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This eBook from the Gutenberg Project consists of approximately 148 pages of information about Walter Harland.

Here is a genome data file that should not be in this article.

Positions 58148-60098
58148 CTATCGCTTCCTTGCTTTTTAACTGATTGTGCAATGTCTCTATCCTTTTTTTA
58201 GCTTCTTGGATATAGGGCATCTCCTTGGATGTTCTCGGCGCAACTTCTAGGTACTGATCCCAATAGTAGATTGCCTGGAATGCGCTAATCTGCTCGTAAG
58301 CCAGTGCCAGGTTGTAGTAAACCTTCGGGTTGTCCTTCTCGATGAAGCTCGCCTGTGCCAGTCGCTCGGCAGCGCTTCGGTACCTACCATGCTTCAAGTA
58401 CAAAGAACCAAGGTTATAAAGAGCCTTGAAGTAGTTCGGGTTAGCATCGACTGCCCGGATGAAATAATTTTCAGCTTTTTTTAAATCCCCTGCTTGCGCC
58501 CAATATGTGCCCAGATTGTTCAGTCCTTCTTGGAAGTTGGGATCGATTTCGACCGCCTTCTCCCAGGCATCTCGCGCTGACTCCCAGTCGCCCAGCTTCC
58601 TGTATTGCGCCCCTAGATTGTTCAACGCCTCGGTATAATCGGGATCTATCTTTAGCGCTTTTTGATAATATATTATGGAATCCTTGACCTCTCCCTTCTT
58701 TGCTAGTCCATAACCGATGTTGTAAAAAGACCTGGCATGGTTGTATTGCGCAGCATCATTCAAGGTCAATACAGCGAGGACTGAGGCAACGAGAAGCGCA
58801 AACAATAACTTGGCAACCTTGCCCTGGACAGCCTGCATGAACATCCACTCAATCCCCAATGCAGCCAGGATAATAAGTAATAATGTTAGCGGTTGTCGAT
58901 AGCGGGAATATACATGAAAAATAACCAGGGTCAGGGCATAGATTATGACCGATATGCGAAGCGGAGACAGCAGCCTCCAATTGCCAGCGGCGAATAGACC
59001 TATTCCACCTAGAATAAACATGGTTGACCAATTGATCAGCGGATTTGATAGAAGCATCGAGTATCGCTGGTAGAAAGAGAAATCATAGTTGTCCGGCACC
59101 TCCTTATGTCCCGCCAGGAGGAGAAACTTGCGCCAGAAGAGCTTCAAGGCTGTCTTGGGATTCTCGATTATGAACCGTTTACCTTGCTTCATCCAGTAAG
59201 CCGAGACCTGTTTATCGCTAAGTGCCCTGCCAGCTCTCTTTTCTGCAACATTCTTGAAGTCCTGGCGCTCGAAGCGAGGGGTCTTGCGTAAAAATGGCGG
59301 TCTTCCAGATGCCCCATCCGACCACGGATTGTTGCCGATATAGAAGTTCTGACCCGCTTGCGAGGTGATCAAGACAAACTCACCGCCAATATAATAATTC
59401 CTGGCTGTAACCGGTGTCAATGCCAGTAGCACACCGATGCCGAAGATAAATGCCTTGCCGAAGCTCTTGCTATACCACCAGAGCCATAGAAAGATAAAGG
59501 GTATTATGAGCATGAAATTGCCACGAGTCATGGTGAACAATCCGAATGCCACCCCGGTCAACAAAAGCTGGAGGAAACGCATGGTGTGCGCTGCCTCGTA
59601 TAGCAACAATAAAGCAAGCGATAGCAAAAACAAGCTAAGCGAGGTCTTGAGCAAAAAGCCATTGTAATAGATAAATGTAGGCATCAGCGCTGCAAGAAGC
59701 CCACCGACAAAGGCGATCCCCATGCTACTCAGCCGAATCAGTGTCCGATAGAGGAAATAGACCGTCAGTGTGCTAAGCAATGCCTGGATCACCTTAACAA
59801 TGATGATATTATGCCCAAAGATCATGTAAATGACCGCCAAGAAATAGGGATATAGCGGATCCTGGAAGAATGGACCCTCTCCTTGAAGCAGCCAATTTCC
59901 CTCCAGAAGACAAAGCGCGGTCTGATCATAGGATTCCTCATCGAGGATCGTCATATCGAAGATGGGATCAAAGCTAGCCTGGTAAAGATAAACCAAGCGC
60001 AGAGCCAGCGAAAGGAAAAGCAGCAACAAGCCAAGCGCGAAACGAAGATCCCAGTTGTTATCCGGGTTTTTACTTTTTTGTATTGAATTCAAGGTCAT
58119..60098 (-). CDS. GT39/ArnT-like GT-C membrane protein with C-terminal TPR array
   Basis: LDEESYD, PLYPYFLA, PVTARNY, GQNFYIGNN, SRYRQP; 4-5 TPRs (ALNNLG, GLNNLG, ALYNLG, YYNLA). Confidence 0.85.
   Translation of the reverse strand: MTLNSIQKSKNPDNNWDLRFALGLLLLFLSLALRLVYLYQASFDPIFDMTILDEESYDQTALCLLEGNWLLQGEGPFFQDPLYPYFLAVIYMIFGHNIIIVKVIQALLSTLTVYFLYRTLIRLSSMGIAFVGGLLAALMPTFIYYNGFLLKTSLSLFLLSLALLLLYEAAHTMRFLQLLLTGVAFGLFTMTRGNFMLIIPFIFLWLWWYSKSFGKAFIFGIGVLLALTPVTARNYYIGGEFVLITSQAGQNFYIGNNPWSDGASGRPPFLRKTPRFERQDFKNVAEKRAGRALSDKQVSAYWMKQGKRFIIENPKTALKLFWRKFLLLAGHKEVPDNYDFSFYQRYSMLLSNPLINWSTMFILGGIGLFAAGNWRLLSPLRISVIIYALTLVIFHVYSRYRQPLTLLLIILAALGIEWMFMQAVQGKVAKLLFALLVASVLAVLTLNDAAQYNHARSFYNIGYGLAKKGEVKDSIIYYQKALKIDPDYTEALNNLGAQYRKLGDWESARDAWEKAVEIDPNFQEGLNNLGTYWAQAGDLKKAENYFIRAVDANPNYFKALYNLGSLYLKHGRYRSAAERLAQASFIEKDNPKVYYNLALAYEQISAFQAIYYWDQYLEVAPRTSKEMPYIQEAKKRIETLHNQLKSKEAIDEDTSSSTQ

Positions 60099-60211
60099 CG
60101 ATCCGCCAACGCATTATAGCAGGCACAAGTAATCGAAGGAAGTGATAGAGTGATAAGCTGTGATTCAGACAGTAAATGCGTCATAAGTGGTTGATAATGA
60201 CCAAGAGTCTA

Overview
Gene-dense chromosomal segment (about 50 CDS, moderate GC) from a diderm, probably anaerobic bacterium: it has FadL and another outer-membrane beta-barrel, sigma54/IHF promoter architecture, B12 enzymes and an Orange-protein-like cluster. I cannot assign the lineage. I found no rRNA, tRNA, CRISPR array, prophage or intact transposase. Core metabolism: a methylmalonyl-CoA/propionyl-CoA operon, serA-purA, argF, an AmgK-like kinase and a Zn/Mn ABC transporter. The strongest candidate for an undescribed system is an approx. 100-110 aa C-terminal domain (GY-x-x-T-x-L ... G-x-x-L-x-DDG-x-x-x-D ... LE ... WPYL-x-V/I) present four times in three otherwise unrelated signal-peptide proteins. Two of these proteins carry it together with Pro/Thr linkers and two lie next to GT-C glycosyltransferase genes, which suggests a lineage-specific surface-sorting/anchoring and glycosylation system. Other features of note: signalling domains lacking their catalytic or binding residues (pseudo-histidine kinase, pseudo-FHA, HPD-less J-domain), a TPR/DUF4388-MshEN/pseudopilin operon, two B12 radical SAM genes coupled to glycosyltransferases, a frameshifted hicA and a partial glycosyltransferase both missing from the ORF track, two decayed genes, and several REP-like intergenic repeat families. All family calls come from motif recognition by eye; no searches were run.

face,” sometimes varied by “old vinegar Judson.”  Like all village boys, they were inclined on holidays and Saturday afternoons to roam away to the neighbouring farms.  Mr. Judson always drove them from his premises the moment they set foot hereon, and in a short time he learned that, as the saying is, there was no love lost between them.  He one day gave one of these boys a smart blow with his horse-whip the boy had ventured into the hayfield among the laborers.  The blow of course caused him to take to his heels, but from that time the whole band were in league against the farmer.  If he left a horse tied in the village, he would sometimes find him shorn of his mane, and often a hopeless rent in his buffalo; and, as far as he could find out, the deed was done by “nobody at all.”  As he was driving leisurely homeward on a very dark night he suddenly came upon a number of boys near the end of the village street, and one of the boys called out loud enough for him to hear, “there goes old vinegar Judson;” another emboldened by his companion, next addressed him with the question; “What’s the market price of vinegar, old man? you ought to know if any one does, for you must drink a lot of it or you wouldn’t be so cross and ugly.”  It was a very dark night, and the farmer was unable to distinguish one from the other, and horse-whip in hand he made a rush among the whole crowd, who dispersed in all directions.  He was not agile enough to overtake a fast retreating army in the dark, and was forced to abandon the pursuit.  As he turned to pursue his journey homeward, a voice from out of the darkness, again addressed him, saying, “don’t you only wish you could catch us, old vinegar man?” Knowing that further pursuit would be useless, he proceeded on his way, uttering threats of future vengeance.  He did spend a portion of the following day in trying to find out the boys who had insulted him; but all his efforts to that end were without success.  A gentleman to whom he complained ventured to remark:  “I fear, Mr. Judson, that in a great measure you have yourself to blame for all this, for you ever treat the boys with unkindness; and, without reason and experience to guide them, can you wonder that they render evil for evil.  If you exercised more of the spirit of kindness in your casual intercourse with the boys, I think it would be better for both you and them.”  This advice was very good, but it is to be feared that the farmer profited but little by it.  Through fear of her stern husband Mrs. Judson finally ceased to mention attending church; but often on a Sunday afternoon, when he was either asleep or walking over his farm, she would seat herself in a quiet corner of the large kitchen and read her Bible, and perhaps sing a hymn to some of the old-fashioned plaintive airs, which formed a large portion of the Church Music in her youthful days.  I remember when I lived at the Farmer’s, I used often to think it no wonder that Mrs. Judson almost always sung her Sunday
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